Washington, D.C.-- The Federal Emergency Management Agency (FEMA) has again moved swiftly to help California fight another wildfire outbreak, authorizing the use of federal funds in less than two hours of being contacted by the state of the threat posed by the Blue Cut fire to populated areas in San Bernardino County.
FEMA Director Joe M. Allbaugh approved the state's latest request for federal fire management assistance last night after it was reported that the blaze posed an imminent threat to 500 homes in the communities of Oak Hill, Summit Estates and Baldy Mesa. The 7,000-acre fire was burning on both sides of Interstate 15 in the Cajon Pass at the time of the request.
"It's important for firefighters in California and elsewhere to know that they will continue to have the support of the federal government in their battles to save lives and protect property during this extremely dangerous fire season," Allbaugh said.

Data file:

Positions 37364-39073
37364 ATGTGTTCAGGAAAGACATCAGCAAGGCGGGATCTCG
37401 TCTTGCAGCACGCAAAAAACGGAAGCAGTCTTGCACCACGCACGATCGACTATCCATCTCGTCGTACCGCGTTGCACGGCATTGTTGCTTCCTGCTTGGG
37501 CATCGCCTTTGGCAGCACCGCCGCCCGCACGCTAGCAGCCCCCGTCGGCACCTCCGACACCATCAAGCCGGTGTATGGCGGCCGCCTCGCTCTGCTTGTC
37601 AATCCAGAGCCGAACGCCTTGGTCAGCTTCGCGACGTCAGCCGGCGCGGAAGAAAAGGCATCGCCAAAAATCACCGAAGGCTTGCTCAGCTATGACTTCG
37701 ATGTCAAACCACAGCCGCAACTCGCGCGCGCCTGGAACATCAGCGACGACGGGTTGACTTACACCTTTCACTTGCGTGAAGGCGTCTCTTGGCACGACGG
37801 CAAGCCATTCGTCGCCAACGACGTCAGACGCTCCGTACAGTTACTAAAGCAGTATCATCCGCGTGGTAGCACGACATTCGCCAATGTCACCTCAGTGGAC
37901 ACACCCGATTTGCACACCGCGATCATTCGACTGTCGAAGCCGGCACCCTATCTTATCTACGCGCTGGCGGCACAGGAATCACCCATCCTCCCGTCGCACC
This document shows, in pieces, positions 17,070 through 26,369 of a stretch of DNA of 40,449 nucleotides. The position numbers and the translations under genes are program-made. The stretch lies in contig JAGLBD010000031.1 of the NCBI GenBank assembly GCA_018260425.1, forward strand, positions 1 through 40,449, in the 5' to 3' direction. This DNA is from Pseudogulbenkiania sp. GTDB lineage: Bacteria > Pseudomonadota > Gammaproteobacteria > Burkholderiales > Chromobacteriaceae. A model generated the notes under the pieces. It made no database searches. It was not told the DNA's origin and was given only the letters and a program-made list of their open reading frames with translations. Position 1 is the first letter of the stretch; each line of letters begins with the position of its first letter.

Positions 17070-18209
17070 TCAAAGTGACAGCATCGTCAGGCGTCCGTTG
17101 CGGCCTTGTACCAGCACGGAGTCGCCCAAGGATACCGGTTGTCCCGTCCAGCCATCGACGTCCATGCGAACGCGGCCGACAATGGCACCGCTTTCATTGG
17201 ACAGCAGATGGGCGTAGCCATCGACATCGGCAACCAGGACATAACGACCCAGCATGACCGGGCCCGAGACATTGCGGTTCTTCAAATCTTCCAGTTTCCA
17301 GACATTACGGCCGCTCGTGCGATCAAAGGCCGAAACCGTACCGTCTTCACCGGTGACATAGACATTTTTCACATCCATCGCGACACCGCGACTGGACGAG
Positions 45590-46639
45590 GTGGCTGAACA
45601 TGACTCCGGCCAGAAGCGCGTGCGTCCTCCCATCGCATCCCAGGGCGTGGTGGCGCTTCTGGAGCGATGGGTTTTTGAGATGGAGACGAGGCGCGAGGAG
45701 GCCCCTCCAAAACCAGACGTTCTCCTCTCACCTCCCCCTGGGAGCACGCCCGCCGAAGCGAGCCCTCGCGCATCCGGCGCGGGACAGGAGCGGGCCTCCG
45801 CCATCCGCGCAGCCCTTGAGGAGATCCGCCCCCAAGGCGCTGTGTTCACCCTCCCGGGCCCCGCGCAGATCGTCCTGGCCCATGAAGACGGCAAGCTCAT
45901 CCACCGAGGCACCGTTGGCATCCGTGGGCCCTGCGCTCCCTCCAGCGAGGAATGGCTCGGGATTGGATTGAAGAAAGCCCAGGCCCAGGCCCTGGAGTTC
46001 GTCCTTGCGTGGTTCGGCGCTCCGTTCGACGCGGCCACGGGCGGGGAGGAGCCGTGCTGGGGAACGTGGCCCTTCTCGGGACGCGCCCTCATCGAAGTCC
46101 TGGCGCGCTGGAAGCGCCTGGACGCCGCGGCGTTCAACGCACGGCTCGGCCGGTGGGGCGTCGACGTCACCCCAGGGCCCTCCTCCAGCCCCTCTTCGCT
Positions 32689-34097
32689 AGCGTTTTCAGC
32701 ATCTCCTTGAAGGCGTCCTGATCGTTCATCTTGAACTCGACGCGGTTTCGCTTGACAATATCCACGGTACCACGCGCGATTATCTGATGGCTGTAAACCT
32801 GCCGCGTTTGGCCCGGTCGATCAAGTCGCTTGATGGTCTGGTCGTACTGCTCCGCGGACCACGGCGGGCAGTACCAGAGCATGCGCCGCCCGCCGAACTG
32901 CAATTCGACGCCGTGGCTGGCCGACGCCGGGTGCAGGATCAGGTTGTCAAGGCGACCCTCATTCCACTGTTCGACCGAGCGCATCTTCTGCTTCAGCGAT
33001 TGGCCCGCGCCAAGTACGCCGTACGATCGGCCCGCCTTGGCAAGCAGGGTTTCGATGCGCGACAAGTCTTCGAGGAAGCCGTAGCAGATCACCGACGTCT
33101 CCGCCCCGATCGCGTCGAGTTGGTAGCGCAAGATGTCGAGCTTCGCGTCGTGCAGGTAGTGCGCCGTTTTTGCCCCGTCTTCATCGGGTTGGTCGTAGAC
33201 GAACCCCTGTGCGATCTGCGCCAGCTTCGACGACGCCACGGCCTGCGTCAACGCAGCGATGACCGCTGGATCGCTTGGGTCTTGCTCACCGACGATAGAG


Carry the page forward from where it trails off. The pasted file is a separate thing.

The action marks the fourth time this year that FEMA firefighting assistance has been made available to the state. The aid was previously authorized for the Copper fire in Los Angeles County on June 6, the Antonio fire in Orange County on May 14, and the Gavilan fire in San Diego County on February 11.
Federal fire management assistance is provided through the President's Disaster Relief Fund and made available by FEMA to assist in fighting fires that threaten to cause a major disaster. The assistance pays 75 percent of a state's eligible firefighting costs under an approved grant for managing, mitigating and controlling designated fires.
Eligible state firefighting costs covered by the aid can include expenses for field camps; equipment use, repair and replacement; tools, materials and supplies; and mobilization and demobilization activities.